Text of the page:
James, of Christchurch, asks :-

What is radioactivity and how is it made?

Laura-Beth Crane, a scientist at the Ministry of Health's National Radiation Laboratory, responded.

Radioactivity is a process by which the nucleus of an atom spontaneously changes, with the emission of particles and rays. This is also known as radioactive decay. The decay products may be stable, or may themselves be radioactive. Radioactivity was discovered by Henri Becquerel in 1896 while conducting experiments with uranium, which indicated that the uranium salt emitted a type of radiation capable of penetrating through material opaque to ordinary light. The most common radiations are alpha particles, beta particles, gamma rays and neutrons. The radiation from unstable nuclei is important as it can affect other atoms and molecules, and may produce biological damage.

Radioactivity on earth occurs naturally in different ways. There are long lived isotopes of uranium and thorium that are still present in the earth's crust from the time of the formation of atoms in our galaxy and earth, and as these slowly decay, a series of other radioactive elements is created. Potassium also has a long lived radioactive isotope, which can be taken into the body in the form of food. Cosmic rays (high energy particles originating from outside the earth) interact with stable nuclides in our atmosphere to produce radioactive species such as carbon-14 and beryllium-7.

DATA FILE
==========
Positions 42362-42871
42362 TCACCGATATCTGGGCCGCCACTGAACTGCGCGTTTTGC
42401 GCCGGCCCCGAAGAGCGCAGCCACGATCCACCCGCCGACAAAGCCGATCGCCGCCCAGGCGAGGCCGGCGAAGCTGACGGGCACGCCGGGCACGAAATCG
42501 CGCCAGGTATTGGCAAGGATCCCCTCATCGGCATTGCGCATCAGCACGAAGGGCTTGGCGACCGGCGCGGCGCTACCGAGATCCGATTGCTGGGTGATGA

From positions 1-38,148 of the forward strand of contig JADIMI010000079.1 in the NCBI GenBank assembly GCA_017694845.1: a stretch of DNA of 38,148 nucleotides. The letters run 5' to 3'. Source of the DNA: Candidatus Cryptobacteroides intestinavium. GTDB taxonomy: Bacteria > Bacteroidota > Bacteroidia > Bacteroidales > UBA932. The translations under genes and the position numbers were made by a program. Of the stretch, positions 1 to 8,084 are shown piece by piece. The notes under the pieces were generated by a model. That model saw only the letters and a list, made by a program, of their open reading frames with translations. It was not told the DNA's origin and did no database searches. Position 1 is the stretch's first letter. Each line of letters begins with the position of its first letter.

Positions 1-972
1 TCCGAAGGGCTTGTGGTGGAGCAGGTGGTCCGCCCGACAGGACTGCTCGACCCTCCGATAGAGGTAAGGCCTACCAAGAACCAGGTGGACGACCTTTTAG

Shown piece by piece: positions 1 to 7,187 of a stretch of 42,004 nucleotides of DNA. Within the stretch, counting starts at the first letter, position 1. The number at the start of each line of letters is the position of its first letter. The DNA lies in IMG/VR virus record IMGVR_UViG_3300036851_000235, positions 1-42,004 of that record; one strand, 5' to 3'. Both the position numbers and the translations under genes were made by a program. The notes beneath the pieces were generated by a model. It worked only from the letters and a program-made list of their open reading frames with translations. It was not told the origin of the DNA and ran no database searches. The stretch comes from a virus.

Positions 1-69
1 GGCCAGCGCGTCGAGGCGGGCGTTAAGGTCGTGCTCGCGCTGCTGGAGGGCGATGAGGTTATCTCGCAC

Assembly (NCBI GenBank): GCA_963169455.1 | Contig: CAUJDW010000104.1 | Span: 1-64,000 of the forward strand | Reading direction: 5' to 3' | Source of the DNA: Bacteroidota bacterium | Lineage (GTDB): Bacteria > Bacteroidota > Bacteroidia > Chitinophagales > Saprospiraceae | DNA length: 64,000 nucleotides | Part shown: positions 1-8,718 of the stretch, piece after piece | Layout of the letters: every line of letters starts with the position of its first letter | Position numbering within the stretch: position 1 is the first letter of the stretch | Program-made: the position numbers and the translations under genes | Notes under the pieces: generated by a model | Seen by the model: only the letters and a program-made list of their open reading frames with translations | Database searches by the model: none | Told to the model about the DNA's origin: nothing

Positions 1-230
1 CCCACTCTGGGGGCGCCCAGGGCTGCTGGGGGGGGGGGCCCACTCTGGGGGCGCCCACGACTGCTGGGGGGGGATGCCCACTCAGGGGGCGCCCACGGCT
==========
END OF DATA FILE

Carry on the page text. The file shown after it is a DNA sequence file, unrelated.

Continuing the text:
Artificial radioactivity can be created by simulating the cosmic ray processes that occur naturally, by bombarding stable nuclides with high energy particles and neutrons. This can be done using nuclear reactors, linear accelerators or cyclotrons. On the other hand, a patient undergoing an x-ray examination will not become radioactive, because the x- raying process does not involve high energy particles or neutrons. More information can be found at our web site: http://www.nrl.moh.govt.nz